a deeper observation
Taking A Knee for the National Anthem
It is obvious there is anger throughout the league from world renown athletes to the general managers of those professional teams. Professional athletes such as LeBron James, professional basketball player for the Cleveland Cavaliers, have spoken out about racial injustices throughout our nation and have exemplified their frustration for our current president, Donald Trump. LeBron does not stand alone; since President Donald Trump’s inauguration in January, national protests have increased at an alarming rate.
Colin Kaepernick, former San Francisco 49ers Quarterback, protested August 14th, and August 20th, 2016 during preseason games by sitting during the National Anthem. He did not gain national attention until the third preseason game August 26th. It is a story most Americans are all too familiar with.
The president at the time, Barack Obama, commended Kaepernick saying that, “I believe that us honoring our flag and our anthem is part of what binds us together as a nation. But I also always try to remind folks that part of what makes this country special is that we respect people’s rights to have a different opinion.”
President Obama went on to say that he wanted Kaepernick, as well as fellow athletes and those in support of his protest throughout the nation, to try and comprehend the opposition’s opinion. Obama wanted the protesters to “listen to the pain that may cause somebody who, for example, had a spouse or a child who was killed in combat and why it hurts them to see somebody not standing.”
With that being said Obama also wanted those defending the flag and our nation’s National Anthem, “to think about the pain he (Kaepernick) may be expressing about somebody who’s lost a loved one that they think was unfairly shot.”
Now flash-forward to current President Donald Trump; he has taken an almost polar opposite approach from his predecessor. He called on the NFL team owners to take a stand for our nation and strike down these acts of protests individually. He went on to make a very demeaning comment saying, “Wouldn’t you love to see one of these NFL owners, when somebody disrespects our flag, you’d say, ‘Get that son of a bitch off the field right now. Out! He’s fired. He’s fired!’”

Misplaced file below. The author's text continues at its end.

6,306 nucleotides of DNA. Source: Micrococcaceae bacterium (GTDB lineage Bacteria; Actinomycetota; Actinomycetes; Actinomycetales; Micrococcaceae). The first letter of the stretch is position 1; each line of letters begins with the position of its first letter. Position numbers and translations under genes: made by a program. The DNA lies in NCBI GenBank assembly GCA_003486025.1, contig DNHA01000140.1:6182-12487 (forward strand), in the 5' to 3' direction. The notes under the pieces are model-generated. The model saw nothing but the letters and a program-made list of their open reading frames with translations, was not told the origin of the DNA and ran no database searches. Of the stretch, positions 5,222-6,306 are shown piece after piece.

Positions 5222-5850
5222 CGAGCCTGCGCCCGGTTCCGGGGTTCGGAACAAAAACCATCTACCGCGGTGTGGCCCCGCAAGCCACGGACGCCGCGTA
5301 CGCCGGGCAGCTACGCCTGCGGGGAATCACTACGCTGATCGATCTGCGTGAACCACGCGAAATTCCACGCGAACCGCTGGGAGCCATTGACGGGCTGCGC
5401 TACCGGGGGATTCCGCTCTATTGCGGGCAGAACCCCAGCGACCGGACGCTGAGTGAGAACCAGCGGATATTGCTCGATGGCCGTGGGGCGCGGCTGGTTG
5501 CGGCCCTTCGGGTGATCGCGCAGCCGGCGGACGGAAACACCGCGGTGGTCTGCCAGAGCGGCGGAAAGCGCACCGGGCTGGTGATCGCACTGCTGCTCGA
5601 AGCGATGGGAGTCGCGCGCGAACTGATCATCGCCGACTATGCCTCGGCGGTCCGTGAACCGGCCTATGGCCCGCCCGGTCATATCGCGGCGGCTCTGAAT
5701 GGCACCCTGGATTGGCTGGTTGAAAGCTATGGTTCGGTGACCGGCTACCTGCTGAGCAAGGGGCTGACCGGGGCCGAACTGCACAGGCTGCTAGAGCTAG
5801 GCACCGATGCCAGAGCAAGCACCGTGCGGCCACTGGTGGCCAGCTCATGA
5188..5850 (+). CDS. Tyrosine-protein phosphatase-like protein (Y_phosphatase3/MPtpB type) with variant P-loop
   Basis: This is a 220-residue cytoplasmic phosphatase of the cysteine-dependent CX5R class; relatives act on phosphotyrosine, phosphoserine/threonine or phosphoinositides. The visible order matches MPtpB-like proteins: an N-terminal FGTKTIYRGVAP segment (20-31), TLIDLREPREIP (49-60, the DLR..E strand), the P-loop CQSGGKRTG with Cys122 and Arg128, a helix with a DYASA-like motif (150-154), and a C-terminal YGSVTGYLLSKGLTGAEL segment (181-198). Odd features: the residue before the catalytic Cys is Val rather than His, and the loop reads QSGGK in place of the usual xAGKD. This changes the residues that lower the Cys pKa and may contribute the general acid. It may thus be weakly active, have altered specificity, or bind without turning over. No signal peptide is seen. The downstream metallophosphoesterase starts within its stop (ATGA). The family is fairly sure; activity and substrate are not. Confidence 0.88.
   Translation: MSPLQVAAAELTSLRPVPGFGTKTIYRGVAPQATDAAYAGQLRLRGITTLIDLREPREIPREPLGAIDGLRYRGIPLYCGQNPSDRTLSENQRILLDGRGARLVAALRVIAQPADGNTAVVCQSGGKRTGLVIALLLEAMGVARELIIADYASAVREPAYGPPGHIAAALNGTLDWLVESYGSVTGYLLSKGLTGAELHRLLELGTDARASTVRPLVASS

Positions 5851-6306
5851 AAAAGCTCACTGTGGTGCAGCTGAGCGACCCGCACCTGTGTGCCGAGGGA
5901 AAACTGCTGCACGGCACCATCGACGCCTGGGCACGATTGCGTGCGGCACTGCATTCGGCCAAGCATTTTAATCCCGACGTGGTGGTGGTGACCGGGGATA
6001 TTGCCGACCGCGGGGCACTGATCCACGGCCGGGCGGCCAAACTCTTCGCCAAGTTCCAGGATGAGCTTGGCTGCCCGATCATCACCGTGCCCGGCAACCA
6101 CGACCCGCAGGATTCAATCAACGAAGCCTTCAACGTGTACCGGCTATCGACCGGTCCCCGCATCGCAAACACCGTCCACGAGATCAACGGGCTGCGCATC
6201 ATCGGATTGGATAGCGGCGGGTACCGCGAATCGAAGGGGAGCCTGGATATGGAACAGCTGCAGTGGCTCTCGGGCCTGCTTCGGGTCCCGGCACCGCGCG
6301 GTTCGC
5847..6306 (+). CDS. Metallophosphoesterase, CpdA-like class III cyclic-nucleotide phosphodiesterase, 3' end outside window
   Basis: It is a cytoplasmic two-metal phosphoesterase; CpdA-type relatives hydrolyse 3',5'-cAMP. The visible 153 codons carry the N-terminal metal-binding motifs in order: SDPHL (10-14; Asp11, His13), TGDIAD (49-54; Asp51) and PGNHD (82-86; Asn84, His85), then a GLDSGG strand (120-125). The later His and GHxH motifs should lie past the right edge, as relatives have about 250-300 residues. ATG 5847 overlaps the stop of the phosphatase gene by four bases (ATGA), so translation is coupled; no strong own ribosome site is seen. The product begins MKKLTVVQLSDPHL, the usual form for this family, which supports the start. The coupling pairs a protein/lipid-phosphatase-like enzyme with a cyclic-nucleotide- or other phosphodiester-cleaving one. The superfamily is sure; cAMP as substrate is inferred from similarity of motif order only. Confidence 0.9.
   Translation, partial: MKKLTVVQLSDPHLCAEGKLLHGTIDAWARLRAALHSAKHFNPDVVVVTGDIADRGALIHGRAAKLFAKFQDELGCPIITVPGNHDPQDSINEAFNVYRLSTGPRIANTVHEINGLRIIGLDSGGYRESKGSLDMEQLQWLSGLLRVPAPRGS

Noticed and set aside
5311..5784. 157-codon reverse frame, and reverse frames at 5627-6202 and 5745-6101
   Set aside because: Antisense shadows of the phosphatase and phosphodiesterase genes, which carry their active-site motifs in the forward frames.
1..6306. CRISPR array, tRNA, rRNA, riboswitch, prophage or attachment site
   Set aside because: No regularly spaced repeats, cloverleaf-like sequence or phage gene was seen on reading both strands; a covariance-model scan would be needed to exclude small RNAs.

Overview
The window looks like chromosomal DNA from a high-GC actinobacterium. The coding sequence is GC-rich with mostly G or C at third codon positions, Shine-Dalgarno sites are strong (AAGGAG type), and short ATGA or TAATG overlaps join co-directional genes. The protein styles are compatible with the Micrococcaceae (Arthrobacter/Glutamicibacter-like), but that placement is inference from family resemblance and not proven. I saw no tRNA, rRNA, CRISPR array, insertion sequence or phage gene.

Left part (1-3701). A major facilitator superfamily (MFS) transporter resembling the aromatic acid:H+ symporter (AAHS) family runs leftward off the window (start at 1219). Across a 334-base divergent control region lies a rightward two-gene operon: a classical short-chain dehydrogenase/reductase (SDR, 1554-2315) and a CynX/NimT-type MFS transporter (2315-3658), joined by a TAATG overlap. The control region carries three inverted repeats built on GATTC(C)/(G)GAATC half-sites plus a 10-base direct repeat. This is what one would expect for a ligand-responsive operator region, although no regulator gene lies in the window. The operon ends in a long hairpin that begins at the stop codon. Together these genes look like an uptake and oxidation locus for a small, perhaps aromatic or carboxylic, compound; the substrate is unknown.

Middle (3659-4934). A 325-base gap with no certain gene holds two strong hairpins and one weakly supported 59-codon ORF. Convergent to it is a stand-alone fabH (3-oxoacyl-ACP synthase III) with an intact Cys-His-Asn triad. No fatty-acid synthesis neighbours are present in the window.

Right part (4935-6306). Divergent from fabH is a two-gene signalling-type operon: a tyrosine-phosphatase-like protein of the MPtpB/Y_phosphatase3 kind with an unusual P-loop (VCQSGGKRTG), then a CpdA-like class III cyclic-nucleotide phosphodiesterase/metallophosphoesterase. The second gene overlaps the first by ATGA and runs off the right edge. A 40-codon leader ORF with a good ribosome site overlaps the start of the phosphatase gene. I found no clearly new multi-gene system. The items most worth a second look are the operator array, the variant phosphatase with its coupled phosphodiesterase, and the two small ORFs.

Was the comment was made out of spite because of the protests or out of pure pride for our nation, and what it stands for, it was altogether remarkably uncivil and all too common in today’s uncivilized world? Regardless, his comments have sparked more professional athletes to take a stand and if anything have made matters worse.
Both sides obviously have very in-depth and correct stances. Statistics do reveal disparities for minorities throughout our nation in education, mass incarceration, police brutality cases, employment, housing, and even wages paid to minorities. At the same time, this amazing nation is also blessed to be defended by an elite Marine, Air Force, Army, Navy, and Coast Guard. Every day there is someone making the ultimate sacrifice for this nation and hundreds of thousands of soldiers who have already made this selfless act of sacrifice. They not only make this sacrifice for their very own family but for every citizen in our nation. We our blessed to be able have freedom of speech. Imagine living in North Korea.
The issue isn’t whether one side is right or one side is wrong, but trying to understand the opposition and the reason they stand for what they believe in. Whether you agree with someone, or you don’t, realize that everyone is entitled to their very own opinion that is the beauty of living in America. There is common ground and we can approach it together as one nation if we are willing to close our mouth and use our ears even more.
Personally, I believe that most Americans have not even sought to fully understand our very own “illustrious national anthem.” What I mean by this is ask yourself, as an American citizen, do you really understand your national anthem? Do not feed into what the media feeds you, but instead take it upon yourself and look up the national anthem for yourself.
Once you look it up you’ll realize there’s a third stanza. Most Americans today are unaware of this stanza because it is not sung. It reads like this and after you read it I’ll allow you to form your own opinion from it:
And where is that band who so vauntingly swore
That the havoc of war and the battle’s confusion
A home and a country should leave us no more?
Their blood has washed out their foul footstep’s pollution.
No refuge could save the hireling and slave
From the terror of flight, or the gloom of the grave,
And the star-spangled banner in triumph doth wave
O’er the land of the free and the home of the brave.
In conclusion, this country has been through a period of Revolution, Civil War, Reconstruction, World War I and World War II. Today, we are dealing with the repercussions of these wars, as well as the repercussions of slavery.
The mindset of our founding fathers, is not the mindset of American citizens today. Slavery clearly does not exist, and our country is far more diverse than ever before. Therefore, this outdated form of thought slowly needs to be transformed and modified to represent the “Greatest Republic” the world has ever seen. This outdated form of thought itself is the reason for the injustices taking place, and the explanation for professional athletes taking a knee and citizens protesting nationwide.
- Image: NFL and Owners Tee-Up Trump on Anthem Protest © Dave Granlund - licensed by LikeTheDew.com at Daryl Cagle’s PoliticalCartoons.com using generous contributions by readers like you.